Joyce: Well, there’s always gonna be people out there that don’t agree. So that’s where we’re at. And but the problem once again, is the replacement.
Miller: The replace...meaning the people to replace the emergency workers.
Joyce: Yeah, exactly.
Miller: Let me ask you this. It’s... sometimes people talk a big game and they say, I’m not gonna. I’ll do this before you can make me do this. But when it comes down to it, if it’s a question of not having a job, that doesn’t always happen? How sincerely do you think the people you’re hearing from about their willingness to give up a paycheck as opposed to getting a jab that has been given six billion times around the world over the last nine months?
Joyce: The ones I’m talking to, they’re gonna. I’ve been told point blank they’re gonna walk me off the job. So we better cover our bases on our end.
Miller: Right. So, then we get back to this key point that you’ve talked about a couple of times. The replacements, because it doesn’t seem like there are replacements. Meaning, it doesn’t seem like there are a whole bunch of people in Malheur County or neighboring counties who are clamoring for these jobs. So I guess it’s back to the question I asked you earlier, where does that leave you?
Joyce: Yeah, in an emergency, for sure. But it also leaves anybody else that comes through the county in an emergency situation. In other words, be prepared because what are you gonna do? Air Life needs support on the ground when they come.
Miller: One possibility, is that you could get a megaphone and go to the tallest building in all the cities of Malheur County and yell to everybody, ‘Hey, I got the vaccine. I’m fine. It’s making it way less likely that I’m going to get Covid and way, way, way less likely to be hospitalized or die from it. You should do it too. We need it for you. We need it for our community and we need it so you can actually keep your job and keep us safe.’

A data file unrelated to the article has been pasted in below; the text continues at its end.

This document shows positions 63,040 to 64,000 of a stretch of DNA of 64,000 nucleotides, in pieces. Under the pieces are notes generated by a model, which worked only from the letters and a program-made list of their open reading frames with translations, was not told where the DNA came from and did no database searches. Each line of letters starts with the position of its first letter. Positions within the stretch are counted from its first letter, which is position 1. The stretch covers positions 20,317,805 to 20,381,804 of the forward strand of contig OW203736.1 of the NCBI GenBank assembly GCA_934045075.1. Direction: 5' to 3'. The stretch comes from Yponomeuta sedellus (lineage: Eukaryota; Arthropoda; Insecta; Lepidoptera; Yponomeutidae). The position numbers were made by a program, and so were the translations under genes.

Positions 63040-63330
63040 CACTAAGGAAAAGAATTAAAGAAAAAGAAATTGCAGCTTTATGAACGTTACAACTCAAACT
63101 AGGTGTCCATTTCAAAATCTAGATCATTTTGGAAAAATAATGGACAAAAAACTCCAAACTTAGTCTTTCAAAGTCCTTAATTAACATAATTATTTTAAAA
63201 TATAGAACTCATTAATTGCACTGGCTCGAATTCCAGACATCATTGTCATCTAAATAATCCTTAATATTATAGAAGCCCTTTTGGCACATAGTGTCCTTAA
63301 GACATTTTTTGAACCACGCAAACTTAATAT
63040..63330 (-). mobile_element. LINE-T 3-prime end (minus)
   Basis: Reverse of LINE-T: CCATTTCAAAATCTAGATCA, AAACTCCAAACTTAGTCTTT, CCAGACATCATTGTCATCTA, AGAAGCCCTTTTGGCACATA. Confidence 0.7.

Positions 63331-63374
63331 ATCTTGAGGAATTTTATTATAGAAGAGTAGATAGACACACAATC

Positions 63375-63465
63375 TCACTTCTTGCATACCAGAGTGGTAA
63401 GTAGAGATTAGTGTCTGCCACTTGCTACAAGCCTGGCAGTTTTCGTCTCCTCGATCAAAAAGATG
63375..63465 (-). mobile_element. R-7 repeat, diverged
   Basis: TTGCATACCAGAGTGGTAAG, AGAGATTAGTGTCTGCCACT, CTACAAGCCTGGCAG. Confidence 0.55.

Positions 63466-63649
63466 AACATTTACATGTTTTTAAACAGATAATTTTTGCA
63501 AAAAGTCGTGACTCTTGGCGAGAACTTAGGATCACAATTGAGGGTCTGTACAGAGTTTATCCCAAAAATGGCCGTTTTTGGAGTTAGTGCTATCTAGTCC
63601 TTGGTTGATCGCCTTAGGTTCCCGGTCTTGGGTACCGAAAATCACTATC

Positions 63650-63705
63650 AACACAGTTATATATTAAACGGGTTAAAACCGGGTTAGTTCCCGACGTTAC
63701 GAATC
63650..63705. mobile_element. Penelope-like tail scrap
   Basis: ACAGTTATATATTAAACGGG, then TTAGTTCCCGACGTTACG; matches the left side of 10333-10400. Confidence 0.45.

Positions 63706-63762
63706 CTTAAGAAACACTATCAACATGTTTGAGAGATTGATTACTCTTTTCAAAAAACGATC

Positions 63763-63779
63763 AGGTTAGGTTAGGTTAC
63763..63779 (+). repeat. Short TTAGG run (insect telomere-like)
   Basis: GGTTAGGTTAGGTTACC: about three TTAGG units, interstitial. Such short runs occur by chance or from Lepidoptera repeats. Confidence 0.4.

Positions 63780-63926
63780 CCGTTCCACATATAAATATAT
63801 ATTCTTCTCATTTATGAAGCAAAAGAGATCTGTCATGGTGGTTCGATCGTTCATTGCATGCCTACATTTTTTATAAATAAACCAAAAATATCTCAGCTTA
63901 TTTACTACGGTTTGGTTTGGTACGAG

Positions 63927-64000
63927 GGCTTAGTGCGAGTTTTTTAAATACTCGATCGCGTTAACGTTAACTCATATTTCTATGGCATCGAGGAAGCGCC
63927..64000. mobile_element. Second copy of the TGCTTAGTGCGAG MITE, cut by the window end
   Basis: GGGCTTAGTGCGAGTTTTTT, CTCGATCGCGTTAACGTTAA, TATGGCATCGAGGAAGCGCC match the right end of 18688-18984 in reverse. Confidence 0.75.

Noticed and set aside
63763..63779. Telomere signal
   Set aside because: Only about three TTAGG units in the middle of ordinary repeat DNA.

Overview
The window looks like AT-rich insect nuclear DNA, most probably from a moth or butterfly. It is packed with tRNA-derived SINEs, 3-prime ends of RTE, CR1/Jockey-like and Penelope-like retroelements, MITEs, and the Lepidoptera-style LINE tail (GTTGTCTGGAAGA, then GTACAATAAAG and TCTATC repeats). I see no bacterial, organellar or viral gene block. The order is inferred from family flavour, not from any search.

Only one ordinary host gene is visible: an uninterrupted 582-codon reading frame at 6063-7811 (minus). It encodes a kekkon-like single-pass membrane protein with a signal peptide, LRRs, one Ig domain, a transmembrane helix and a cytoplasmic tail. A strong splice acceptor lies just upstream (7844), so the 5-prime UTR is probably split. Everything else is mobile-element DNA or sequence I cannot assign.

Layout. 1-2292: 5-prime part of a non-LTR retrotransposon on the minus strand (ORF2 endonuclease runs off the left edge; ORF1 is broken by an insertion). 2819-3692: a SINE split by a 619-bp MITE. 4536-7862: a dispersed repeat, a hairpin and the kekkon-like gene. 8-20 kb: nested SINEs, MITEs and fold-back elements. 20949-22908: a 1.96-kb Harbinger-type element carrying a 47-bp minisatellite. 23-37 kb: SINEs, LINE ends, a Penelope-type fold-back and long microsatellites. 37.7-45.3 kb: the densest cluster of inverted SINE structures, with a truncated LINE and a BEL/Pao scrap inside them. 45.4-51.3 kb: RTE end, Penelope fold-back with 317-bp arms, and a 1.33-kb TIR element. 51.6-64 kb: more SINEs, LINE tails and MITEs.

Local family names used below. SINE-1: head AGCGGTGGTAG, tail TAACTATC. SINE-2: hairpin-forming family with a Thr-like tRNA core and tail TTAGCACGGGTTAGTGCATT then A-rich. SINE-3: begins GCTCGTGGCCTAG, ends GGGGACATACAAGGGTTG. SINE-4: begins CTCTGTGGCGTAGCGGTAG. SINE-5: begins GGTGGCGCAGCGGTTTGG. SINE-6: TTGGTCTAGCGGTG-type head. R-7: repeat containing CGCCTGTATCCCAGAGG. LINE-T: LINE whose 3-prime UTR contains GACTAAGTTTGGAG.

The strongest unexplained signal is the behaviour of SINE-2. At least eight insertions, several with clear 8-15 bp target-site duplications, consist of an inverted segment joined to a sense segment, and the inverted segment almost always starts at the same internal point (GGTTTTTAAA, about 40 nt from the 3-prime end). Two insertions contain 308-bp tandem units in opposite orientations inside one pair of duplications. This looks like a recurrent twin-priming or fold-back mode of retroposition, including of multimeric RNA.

Joyce: I’ve already done that.
Miller: You have. Because I got to say it doesn’t feel like that’s the tone you’re taking now. It seems like you seem so understanding about the people who are walking off the job or threatening to. It doesn’t seem like you’re frustrated by them.
Joyce: Well, it’s just the way it is. After we’ve been we’ve been dealing with this for 18 months or 19 months now. Nothing’s really changed in that amount of time. And that’s why I bring up the question on the cure. You know if there’s an antidote, why aren’t we promoting that one too?
Miller: Because there is no antidote or cure. There are treatments that work, some of which are pretty good. And the federal government has spent a lot of money recently, for example, ordering more monoclonal antibodies. But there is no secret cure that the media is not talking about.
Miller: Dan Joyce. Let’s leave it there. We’re out of time. But I appreciate your time today. Thank you.
Joyce: Go for the cure, Would you?
Miller: Yeah, that would be great. And there are a lot of people who are working on that. But I’ll say it again, there is no secret cure that people in the media or in medicine are not talking about. If there were, we would talk about it. Dan Joyce is a Malheur County Judge, meaning he is the Chief Executive of Malheur County.